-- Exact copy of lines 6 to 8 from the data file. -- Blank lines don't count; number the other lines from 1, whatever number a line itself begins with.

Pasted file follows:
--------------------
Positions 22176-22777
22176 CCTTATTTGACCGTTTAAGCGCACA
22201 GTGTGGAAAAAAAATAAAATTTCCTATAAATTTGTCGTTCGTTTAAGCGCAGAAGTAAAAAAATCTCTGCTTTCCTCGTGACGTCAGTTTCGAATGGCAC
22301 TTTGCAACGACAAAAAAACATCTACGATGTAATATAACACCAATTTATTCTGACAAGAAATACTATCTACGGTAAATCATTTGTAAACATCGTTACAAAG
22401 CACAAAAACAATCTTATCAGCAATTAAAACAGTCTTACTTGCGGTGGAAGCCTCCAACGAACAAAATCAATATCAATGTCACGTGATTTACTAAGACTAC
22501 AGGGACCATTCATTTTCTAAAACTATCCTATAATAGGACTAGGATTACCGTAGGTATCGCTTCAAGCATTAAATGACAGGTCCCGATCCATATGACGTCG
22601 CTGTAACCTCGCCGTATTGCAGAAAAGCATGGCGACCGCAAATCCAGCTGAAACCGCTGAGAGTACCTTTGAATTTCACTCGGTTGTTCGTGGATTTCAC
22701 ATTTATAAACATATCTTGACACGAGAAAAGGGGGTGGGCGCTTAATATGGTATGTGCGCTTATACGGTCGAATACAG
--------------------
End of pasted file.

22501 AGGGACCATTCATTTTCTAAAACTATCCTATAATAGGACTAGGATTACCGTAGGTATCGCTTCAAGCATTAAATGACAGGTCCCGATCCATATGACGTCG
22601 CTGTAACCTCGCCGTATTGCAGAAAAGCATGGCGACCGCAAATCCAGCTGAAACCGCTGAGAGTACCTTTGAATTTCACTCGGTTGTTCGTGGATTTCAC
22701 ATTTATAAACATATCTTGACACGAGAAAAGGGGGTGGGCGCTTAATATGGTATGTGCGCTTATACGGTCGAATACAG